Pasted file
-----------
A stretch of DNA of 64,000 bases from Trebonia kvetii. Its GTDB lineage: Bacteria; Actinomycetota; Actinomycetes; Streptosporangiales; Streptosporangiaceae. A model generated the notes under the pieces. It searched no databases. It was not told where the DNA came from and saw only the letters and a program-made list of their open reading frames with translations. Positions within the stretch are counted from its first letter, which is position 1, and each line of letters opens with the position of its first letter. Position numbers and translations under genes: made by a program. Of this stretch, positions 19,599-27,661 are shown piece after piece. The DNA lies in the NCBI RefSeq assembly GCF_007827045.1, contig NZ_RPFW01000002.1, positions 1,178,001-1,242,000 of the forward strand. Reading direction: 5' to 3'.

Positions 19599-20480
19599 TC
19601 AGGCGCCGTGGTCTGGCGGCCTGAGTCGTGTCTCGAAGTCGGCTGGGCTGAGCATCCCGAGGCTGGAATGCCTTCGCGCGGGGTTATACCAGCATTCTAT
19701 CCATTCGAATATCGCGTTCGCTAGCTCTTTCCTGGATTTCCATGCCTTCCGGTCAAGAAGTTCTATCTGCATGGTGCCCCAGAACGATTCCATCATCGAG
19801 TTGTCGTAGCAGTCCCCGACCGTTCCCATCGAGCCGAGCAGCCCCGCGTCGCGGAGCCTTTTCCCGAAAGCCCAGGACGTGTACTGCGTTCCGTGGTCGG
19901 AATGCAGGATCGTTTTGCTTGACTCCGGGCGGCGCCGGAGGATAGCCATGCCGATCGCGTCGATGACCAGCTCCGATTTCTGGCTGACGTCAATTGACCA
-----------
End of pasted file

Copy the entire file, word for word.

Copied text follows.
A stretch of DNA of 64,000 bases from Trebonia kvetii. Its GTDB lineage: Bacteria; Actinomycetota; Actinomycetes; Streptosporangiales; Streptosporangiaceae. A model generated the notes under the pieces. It searched no databases. It was not told where the DNA came from and saw only the letters and a program-made list of their open reading frames with translations. Positions within the stretch are counted from its first letter, which is position 1, and each line of letters opens with the position of its first letter. Position numbers and translations under genes: made by a program. Of this stretch, positions 19,599-27,661 are shown piece after piece. The DNA lies in the NCBI RefSeq assembly GCF_007827045.1, contig NZ_RPFW01000002.1, positions 1,178,001-1,242,000 of the forward strand. Reading direction: 5' to 3'.

Positions 19599-20480
19599 TC
19601 AGGCGCCGTGGTCTGGCGGCCTGAGTCGTGTCTCGAAGTCGGCTGGGCTGAGCATCCCGAGGCTGGAATGCCTTCGCGCGGGGTTATACCAGCATTCTAT
19701 CCATTCGAATATCGCGTTCGCTAGCTCTTTCCTGGATTTCCATGCCTTCCGGTCAAGAAGTTCTATCTGCATGGTGCCCCAGAACGATTCCATCATCGAG
19801 TTGTCGTAGCAGTCCCCGACCGTTCCCATCGAGCCGAGCAGCCCCGCGTCGCGGAGCCTTTTCCCGAAAGCCCAGGACGTGTACTGCGTTCCGTGGTCGG
19901 AATGCAGGATCGTTTTGCTTGACTCCGGGCGGCGCCGGAGGATAGCCATGCCGATCGCGTCGATGACCAGCTCCGATTTCTGGCTGACGTCAATTGACCA